Physicians seeking to coax their colleagues into adopting electronic medical-record systems should work to convert the skeptics in their organizations while keeping early adopters at arm's length, according to speakers at a McKesson Provider Technologies-sponsored EMR seminar held Oct. 12 in Chicago.
The event was the last in a series of seminars held this month in Atlanta, San Francisco and New York in which regional healthcare leaders exchanged ideas and debated issues surrounding the sometimes bumpy road from paper to electronic records.
Todd Rowland, M.D., director of medical informatics at Bloomington (Ind.) Hospital, said that it is possible to create "an army of medical (information technology) champions" by winning over IT skeptics who will then, by example, convince others that electronic systems have value.
With this strategy, Rowland said, some of the most technology-phobic physicians at his hospital now vow that they will never return to paper records. "I almost fall over when they say these things," he said.
Eric Liederman, M.D., medical director for clinical information systems at the University of California Davis Health System, Sacramento, referenced the classic Life cereal commercial when he told attendees that they need to get "Mikey" -- the person others believe will never adopt IT -- to join the cause.
Liederman, however, went one step further and advised the audience that they also need to "be willing to lose" early IT adopters as allies in their efforts.
"Early adopters will lead you astray," he said. "They will tell you to do things that nobody else wants to do."
Liederman also stressed how simple aspects of the computerized physician office, such as communicating with patients via e-mail, can have multiple side benefits.
The fear that high-need patients will flood a doctor's office with e-mail messages has turned out to be unfounded, Liederman said. He cited studies that show how e-mails eliminate multiple rounds of phone tag, free up time that can be spent with family or seeing more patients, and provide legible and accurate documentation of physician-patient discussions.
"Phone calls create phone calls," Liederman said, adding that it takes less time to read e-mails from long-winded patients than it does to listen to them talk on the telephone.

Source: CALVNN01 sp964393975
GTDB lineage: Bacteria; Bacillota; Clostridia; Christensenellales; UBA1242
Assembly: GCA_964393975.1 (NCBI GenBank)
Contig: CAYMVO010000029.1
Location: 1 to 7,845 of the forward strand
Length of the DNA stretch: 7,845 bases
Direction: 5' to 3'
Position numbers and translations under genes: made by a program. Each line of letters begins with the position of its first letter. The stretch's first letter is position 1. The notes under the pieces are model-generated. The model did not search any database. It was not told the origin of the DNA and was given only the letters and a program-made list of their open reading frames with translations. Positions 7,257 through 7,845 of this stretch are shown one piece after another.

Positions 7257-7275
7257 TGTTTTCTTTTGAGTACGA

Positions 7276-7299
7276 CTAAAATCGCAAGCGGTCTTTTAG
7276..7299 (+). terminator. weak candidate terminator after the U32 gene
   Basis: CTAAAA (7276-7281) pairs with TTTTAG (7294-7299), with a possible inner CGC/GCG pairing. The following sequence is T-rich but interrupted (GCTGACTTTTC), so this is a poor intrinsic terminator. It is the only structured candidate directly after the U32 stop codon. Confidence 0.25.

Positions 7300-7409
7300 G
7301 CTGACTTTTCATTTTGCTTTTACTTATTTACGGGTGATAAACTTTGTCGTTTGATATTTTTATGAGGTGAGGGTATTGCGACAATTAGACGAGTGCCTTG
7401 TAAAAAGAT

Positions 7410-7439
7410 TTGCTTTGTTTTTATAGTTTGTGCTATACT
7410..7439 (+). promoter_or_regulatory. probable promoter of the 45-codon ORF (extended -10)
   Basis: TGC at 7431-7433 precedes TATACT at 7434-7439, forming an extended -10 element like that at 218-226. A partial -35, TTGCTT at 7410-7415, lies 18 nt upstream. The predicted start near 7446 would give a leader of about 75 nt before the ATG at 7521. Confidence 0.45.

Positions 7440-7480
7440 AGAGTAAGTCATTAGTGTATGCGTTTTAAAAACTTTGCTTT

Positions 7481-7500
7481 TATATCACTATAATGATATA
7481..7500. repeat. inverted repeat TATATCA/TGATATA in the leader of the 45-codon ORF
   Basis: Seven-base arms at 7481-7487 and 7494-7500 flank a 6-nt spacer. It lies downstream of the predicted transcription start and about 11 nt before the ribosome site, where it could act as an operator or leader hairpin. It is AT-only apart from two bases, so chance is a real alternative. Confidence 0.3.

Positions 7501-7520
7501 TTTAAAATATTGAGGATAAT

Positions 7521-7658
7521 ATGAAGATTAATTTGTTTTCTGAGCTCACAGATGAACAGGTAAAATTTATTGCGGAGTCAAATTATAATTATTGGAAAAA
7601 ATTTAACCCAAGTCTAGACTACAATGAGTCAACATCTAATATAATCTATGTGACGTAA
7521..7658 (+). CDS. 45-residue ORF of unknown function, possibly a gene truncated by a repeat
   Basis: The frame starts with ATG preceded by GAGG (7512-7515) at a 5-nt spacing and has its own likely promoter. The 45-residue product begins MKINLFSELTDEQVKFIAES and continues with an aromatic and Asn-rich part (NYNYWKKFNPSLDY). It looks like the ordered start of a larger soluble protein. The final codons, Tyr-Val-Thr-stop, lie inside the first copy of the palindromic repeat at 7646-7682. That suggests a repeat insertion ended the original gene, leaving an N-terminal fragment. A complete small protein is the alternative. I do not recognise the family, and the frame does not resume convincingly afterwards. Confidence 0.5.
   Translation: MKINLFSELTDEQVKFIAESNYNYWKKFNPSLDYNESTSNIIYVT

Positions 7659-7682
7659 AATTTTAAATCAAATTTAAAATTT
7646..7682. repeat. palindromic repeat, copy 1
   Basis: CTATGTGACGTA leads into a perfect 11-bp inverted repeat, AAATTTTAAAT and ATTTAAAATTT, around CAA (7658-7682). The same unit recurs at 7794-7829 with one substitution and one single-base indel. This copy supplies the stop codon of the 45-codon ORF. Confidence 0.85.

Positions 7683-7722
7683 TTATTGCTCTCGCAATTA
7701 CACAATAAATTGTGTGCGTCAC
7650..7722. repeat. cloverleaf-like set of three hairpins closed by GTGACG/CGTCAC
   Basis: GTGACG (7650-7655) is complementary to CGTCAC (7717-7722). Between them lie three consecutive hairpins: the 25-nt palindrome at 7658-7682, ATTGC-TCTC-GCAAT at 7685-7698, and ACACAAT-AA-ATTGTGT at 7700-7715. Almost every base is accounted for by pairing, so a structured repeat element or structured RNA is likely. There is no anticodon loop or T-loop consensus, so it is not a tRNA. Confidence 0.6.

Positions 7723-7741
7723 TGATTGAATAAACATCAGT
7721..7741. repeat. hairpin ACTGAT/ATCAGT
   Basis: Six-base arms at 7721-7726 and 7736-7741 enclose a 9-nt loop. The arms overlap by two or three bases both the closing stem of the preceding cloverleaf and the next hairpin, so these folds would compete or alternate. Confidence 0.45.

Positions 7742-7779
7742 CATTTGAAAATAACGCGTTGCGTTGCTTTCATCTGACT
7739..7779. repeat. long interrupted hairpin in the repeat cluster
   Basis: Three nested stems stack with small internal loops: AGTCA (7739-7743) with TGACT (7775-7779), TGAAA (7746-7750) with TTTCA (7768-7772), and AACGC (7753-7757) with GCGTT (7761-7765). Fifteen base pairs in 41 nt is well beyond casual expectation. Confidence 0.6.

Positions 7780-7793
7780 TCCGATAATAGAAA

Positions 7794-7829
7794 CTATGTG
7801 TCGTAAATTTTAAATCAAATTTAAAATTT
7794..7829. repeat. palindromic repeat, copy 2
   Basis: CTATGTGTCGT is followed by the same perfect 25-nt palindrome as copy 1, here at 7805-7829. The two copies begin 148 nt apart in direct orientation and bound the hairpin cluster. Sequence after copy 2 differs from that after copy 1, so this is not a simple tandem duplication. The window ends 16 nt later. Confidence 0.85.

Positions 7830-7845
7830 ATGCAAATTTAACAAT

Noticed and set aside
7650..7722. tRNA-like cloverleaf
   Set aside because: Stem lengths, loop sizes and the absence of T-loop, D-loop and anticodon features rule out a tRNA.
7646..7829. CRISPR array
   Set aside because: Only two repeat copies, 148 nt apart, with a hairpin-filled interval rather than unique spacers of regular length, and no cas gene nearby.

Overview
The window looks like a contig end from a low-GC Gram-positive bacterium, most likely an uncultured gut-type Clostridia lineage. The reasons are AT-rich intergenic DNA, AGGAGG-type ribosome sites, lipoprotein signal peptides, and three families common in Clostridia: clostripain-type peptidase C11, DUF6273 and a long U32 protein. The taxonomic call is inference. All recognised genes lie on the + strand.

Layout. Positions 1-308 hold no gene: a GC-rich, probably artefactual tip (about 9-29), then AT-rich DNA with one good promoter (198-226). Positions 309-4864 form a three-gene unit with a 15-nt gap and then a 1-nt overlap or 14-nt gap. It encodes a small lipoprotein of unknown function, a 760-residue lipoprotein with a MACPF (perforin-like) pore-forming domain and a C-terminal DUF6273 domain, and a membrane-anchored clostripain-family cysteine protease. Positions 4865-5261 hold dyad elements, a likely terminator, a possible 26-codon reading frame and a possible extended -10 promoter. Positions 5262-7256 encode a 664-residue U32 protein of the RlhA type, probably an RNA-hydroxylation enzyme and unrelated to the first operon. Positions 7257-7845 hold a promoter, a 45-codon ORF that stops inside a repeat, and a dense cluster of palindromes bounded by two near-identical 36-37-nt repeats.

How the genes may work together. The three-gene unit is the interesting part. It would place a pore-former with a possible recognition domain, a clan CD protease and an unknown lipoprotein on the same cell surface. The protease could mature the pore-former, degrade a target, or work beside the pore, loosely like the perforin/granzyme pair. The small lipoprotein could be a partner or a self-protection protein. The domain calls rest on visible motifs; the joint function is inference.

Rowland said that it pays for physicians to let their community know they are using EMRs because it will help them build a reputation for achieving better outcomes and dropping fewer balls.
To recruit doctors into a community EMR collaborative, Rowland acknowledged that independent physicians in private practices can be "some of the most difficult users to satisfy," but he said they have to be viewed as small businesses that want to remain autonomous.
Rowland said independent physicians have limited resources to finance and research long-term investments in IT, so they need to be shown where they can go for quick and helpful information. He added that drafting a community IT plan will help them ask the right questions while "putting vendors on notice" that area physicians already know what they're looking for.
"There needs to be a modular approach, a series of steps that leads to Mount Everest," Rowland said, adding that, while it was important to start slow, because of the documentation requirements of emerging pay-for-performance programs, it was equally important just to get started.
"Everyone should prepare for this," Rowland said. He added that physicians who think they can turn a switch and have their electronic medical records ready to go when a pay-for-performance program is imposed on them are mistaken. They risk falling behind, Rowland said, because it takes months to years for physicians to adapt to the new way of running a computerized practice.
Steve Bence, McKesson's director of ambulatory solutions, said physicians have been falsely characterized as resistant to technology.
"Physicians want to adopt technology, not just for clinical applications but for business as well," he said. "Physicians just want some help -- they're not Luddites."